Yaron Levi, CISO of Blue Cross and Blue Shield of Kansas City, knows that even “in-demand” information security professionals need a certain mindset to advance their careers.
That’s why he assembled and moderated a CISO panel on career development at SecureWorld Kansas City.
The audience in the room seemed to skew younger than a typical session on information security, but not by much.
Approaches to help your career in information security
Panelist Sara Flores, CISO at UMB Bank, says a key skill for managers, directors, and all types of leaders in cybersecurity is learning to creatively ask for buy-in and support from the business.
“If you ask once and they tell you no, then pause, and go back later to ask again. You can do this in a creative way that could make a difference.”
She often makes simple graphics, and we’re pretty sure she said one of them featured an exploding rocket. She suggests using graphics that anyone can understand to tell the story of a security challenge or solution.
Panelist Cindi Carter, who is Deputy CISO at Blue Cross and Blue Shield of Kansas City, says it is helpful to realize that you cannot be awesome at everything and you can strategize around that challenge.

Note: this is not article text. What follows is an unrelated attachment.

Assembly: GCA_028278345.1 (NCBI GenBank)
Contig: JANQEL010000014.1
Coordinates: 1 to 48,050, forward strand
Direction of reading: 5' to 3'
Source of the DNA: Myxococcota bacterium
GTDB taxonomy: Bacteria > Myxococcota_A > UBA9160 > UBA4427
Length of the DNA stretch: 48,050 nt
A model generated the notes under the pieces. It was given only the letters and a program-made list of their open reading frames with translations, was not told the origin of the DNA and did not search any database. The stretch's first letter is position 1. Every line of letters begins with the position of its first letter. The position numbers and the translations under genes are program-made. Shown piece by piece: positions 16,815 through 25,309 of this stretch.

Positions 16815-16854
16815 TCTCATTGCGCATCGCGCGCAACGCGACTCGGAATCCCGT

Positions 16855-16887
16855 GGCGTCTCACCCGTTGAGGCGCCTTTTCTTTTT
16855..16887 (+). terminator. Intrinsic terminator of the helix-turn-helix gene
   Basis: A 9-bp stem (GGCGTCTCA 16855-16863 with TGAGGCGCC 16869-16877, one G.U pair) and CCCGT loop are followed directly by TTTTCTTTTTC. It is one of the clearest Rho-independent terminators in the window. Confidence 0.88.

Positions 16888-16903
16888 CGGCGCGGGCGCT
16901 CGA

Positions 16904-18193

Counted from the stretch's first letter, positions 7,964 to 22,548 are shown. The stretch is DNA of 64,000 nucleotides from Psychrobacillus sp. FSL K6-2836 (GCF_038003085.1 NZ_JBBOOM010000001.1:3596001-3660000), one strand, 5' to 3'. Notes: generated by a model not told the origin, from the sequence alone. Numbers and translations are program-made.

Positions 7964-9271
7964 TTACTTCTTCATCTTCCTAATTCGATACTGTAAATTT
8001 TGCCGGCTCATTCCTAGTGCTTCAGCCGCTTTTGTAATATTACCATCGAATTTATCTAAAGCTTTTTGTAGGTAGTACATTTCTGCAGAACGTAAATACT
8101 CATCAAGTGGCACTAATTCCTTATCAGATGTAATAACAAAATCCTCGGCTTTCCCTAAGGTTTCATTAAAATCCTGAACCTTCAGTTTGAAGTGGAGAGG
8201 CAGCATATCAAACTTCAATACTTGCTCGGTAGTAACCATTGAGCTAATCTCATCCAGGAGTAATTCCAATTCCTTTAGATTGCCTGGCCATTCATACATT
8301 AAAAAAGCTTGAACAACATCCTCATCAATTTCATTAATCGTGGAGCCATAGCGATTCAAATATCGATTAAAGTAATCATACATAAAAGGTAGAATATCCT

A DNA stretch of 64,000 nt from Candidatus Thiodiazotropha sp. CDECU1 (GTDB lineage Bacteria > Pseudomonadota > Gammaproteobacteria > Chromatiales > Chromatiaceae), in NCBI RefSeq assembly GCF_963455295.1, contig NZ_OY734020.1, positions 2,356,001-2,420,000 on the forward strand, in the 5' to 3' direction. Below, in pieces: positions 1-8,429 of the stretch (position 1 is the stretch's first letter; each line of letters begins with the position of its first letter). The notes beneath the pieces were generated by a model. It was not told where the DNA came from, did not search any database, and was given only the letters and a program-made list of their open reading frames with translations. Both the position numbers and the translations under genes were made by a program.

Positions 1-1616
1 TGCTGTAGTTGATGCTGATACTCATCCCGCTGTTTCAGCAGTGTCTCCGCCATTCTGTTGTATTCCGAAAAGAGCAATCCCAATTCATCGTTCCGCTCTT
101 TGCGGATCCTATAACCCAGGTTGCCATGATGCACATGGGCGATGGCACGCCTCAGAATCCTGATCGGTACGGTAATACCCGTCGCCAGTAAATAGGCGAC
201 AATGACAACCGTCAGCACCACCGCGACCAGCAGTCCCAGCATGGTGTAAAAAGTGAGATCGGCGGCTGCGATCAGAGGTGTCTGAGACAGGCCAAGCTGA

“Find your wheelhouse, where you really shine, and you will do well with that. Then surround yourself with people who are strong in other areas,” Carter says. That combination of skill sets will deliver what the organization needs.
What Information Security leaders like about their careers
The panelists also spoke about why they love their roles in cybersecurity and key considerations that may help you decide if you want to turn your cybersecurity role into a cybersecurity career.
Panelist Gary Johnson, Sr. Director of Cybersecurity and IT Infrastructure at Kansas City Power & Light, says you may be in security but you’ll actually have to learn and know more about your organization than most other roles require.
“It’s one of the few spots in the business where you can be involved in almost every part of it because security is crucial in so many areas,” he says.
And Carter says you must be flexible. “Change is challenging. And security is like a moving target, so make sure you are able to deal with and work through frequent changes.”
At SecureWorld’s regional cybersecurity conferences, we continually hear about three key areas of change from InfoSec leaders: changing technology, changing security roles, and changing adversaries and attacks.
However, there is one change you may really like, if you plan to make cybersecurity a career.
The practice of cybersecurity, and the InfoSec leaders who drive it, are more prominent than ever before.
Sara Flores, CISO of UMB Bank, summed this up quite nicely toward the end of the Kansas City panel.
“We’ve become part of the value proposition for our organizations, and that is exciting.”